If you're on a budget and you're looking for a prepaid device, you might be tempted to consider Aio's inexpensive ZTE Prelude, which runs $50 off-contract. But believe me when I say, don't.
Sure, there is some expectation that a phone this cheap will have a small screen, 3G speeds, or lower-powered specs. But even if you are in the market for an entry-level handset, the Prelude will let you down. Its display is hardly viewable outdoors, its processor is glacial, and even its phone calls aren't clear.
On top of that, there are plenty of other handsets, from several prepaid carriers, that are available at the same price range. These devices, like the Nokia Lumia 521 or LG Optimus F6, aren't only cheap, but they manage to get the job done right as well.
Compact at 4.6 inches tall, 2.4 inches wide, and 0.43-inch thick (116.84 x 60.96 x 10.92mm), the Prelude is also lightweight at just 4.4 ounces (124.74g). It fits easily in your hand or your front jeans pockets, and you won't have any trouble navigating it with one hand. The matte battery door's soft-touch coating works well at keeping fingerprints off, and I could appreciate ZTE's small design effort when it stylized the rear with gray, curvy lines.
The device also has a deep, tapered chin, really rounded corners, and soft edges. In general, it has an inexpensive, toylike feel. Given its look, you'd expect the handset to be for a young child or perhaps a smartphone neophyte.
On left edge is a volume rocker, while on top you'll find a 3.5mm headphone jack and the sleep/power button. The right houses a Micro-USB port for charging. The 2-megapixel camera is located on the back, and below it are two slits for the audio speaker. If you pry off the back plate using a small indentation in the bottom left corner, you'll gain access to the battery and the microSD card slot, which is expandable up to 32GB.
The Prelude features a 3.5-inch TFT LCD touch screen, with a 320x480-pixel resolution. This low resolution means that images and menu icons will appear grainy and crunchy. Text will show a noticeable amount of aliasing around the edges. The display is also difficult to view in sunlight. It has a very narrow viewing angle, so the slightest tilt in any direction will wash out the screen almost completely.
Lastly, the display isn't sensitive. At times, it appeared unresponsive to my touch. I had to tap icons more than once for my actions to register, and typing was a drag since I noticed a lag between my selecting the keys and when it appeared on the screen.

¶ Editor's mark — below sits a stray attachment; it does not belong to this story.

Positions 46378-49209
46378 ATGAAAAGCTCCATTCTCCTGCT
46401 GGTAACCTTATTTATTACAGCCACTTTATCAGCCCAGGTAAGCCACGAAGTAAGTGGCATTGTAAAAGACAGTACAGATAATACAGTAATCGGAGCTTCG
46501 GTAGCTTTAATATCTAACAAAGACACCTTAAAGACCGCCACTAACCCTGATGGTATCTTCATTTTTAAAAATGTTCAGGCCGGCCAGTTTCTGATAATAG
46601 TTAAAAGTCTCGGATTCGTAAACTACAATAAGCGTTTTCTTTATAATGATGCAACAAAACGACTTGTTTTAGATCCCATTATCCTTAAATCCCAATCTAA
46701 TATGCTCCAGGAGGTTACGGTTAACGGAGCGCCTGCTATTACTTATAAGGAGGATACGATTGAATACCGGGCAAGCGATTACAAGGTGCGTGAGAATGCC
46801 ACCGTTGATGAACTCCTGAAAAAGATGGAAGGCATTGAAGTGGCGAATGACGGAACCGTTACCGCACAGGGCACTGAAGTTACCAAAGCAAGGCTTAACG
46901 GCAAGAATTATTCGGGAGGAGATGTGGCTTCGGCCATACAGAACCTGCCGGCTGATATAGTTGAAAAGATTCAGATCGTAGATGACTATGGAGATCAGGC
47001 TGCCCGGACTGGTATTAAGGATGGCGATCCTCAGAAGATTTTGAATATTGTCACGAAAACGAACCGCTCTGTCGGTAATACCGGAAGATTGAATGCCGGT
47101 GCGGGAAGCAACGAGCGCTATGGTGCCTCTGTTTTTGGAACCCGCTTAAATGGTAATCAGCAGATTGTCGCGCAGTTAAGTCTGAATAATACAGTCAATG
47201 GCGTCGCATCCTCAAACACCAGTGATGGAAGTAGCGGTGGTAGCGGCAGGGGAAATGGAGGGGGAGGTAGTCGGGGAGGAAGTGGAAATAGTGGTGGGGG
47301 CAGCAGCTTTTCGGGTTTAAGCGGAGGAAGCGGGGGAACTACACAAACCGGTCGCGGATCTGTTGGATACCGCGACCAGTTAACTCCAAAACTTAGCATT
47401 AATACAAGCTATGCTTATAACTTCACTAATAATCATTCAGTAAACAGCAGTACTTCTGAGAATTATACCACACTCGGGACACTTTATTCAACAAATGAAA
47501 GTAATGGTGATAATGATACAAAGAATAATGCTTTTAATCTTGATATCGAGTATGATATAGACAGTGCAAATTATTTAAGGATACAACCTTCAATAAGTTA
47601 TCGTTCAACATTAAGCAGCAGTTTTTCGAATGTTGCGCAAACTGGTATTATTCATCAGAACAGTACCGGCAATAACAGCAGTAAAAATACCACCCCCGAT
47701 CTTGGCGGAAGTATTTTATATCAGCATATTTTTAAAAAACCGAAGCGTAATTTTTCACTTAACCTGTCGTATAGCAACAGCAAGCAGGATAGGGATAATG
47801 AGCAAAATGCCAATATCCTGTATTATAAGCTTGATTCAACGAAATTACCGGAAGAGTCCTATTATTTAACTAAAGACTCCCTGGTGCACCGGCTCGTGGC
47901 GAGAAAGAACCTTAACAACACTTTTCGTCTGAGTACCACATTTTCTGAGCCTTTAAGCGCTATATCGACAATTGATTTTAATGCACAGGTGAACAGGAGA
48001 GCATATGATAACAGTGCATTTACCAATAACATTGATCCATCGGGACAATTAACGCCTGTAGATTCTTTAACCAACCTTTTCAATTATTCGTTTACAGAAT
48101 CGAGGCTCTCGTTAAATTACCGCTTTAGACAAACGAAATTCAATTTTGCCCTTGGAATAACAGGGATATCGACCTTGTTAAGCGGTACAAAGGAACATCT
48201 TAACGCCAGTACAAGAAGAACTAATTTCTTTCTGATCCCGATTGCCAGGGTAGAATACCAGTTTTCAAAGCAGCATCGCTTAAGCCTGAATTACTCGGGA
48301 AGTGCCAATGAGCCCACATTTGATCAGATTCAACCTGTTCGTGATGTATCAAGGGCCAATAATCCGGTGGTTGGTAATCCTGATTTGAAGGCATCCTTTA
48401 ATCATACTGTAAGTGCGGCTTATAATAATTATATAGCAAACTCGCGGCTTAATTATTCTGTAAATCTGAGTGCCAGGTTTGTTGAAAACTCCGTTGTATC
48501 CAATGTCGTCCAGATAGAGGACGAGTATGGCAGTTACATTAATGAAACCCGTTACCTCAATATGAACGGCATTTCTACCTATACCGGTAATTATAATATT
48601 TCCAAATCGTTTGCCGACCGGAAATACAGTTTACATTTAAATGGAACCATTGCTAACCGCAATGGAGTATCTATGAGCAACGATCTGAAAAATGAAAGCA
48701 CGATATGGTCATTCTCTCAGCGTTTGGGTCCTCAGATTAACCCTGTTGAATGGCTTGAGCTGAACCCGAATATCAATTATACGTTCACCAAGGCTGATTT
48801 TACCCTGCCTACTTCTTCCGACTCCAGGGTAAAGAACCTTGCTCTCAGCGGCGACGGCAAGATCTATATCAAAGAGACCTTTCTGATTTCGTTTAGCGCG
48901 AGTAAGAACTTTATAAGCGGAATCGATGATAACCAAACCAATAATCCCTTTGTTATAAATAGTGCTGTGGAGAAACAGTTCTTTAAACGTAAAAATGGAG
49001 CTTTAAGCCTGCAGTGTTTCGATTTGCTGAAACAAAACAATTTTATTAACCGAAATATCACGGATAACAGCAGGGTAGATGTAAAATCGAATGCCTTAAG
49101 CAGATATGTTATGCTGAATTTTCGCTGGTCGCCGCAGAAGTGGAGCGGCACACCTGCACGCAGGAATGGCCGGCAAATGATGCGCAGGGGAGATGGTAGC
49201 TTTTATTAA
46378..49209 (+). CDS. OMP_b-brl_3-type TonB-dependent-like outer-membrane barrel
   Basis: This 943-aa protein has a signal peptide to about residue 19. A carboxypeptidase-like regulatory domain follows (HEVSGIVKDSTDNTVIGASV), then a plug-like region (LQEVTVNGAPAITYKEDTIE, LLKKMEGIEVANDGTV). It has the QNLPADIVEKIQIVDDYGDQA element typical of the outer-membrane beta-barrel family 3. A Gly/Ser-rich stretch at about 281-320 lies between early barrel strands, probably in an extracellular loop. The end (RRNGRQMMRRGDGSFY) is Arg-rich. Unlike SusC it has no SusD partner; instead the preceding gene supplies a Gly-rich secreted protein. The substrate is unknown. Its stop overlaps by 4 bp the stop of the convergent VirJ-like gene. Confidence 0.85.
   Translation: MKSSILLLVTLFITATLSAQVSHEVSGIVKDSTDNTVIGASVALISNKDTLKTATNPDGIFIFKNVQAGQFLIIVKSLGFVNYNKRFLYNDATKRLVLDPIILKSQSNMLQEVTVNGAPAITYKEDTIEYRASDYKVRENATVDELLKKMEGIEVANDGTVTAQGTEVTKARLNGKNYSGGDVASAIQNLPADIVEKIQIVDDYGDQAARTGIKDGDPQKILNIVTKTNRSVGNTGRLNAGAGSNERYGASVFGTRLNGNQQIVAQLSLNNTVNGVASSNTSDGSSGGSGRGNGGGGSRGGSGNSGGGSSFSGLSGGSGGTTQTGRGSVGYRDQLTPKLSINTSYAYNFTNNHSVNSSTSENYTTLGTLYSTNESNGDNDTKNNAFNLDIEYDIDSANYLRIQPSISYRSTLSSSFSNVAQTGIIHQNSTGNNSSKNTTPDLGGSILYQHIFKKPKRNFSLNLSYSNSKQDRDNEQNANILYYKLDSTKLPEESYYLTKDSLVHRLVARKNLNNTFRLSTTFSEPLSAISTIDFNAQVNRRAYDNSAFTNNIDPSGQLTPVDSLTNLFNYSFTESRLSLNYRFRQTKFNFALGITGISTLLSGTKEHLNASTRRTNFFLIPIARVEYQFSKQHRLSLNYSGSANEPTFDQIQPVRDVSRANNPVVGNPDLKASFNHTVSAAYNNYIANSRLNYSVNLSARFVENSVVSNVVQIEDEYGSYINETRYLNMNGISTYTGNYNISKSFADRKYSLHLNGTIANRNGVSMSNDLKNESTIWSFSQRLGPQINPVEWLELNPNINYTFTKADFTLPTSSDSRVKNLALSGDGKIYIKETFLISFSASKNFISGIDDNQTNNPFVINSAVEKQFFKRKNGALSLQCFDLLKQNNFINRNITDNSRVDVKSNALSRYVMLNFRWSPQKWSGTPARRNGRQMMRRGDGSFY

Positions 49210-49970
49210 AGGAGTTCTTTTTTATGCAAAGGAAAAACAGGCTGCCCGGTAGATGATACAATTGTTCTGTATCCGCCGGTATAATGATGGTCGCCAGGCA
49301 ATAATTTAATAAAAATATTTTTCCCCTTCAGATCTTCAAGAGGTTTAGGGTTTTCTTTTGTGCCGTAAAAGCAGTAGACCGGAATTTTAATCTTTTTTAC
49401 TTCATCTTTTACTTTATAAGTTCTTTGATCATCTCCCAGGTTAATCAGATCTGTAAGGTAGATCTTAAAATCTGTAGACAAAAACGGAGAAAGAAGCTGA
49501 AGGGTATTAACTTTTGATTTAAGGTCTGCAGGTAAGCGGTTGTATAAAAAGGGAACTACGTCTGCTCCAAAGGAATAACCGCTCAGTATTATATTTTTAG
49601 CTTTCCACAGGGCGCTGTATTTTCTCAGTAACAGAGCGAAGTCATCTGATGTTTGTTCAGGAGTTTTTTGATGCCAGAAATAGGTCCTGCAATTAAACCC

Below the screen are three hot keys for back, home, and menu. To access and quit recent apps, long-pressing the center home button will bring up the multitasking windows.
The Prelude runs Android 4.1.1 Jelly Bean and as such contains several Google apps: Chrome, Gmail, Search, Plus, Maps, Talk, and YouTube, as well as access to the Play Store's Books, Movies & TV, Music, and Newsstand portals.
Other apps include Facebook and Twitter, an alarm clock, native browser and email clients, a calculator, a calendar, a news and weather app, a notepad, a sound recorder, a timer, and a voice dialer.
Users will also get TouchPal X, an optional keyboard and text-inserting function you can activate, and the mobile office suite, Kingsoft Office. Aio preloaded three of its own apps too: My Aio, which lets users check their service bill and carrier balance, and two apps to set up Visual Voicemail and Wi-Fi settings. Finally, other features include 4GB of internal memory, Bluetooth 3.0, and 512MB of RAM.
Camera and video
As expected for a camera with just a 2-megapixel sensor, photo quality was poor. Even with ample lighting, pictures came out grainy with a lot of digital noise. Colors were dull, and light sources often were blown out. Also, despite having a steady hand, many of my pictures had motion blur due to the slow shutter speed. Objects often had fuzzy outlines, and dark hues were hard to discern from one another. For more on photo quality, be sure to click on the images below to view them at their full resolutions.
Video recording yielded similarly unimpressive results. It took a significant amount of time for the lens to adjust itself to different lighting environments, and footage ended up looking choppy and rough. Colors were muted, and objects appeared fuzzy and pixelated.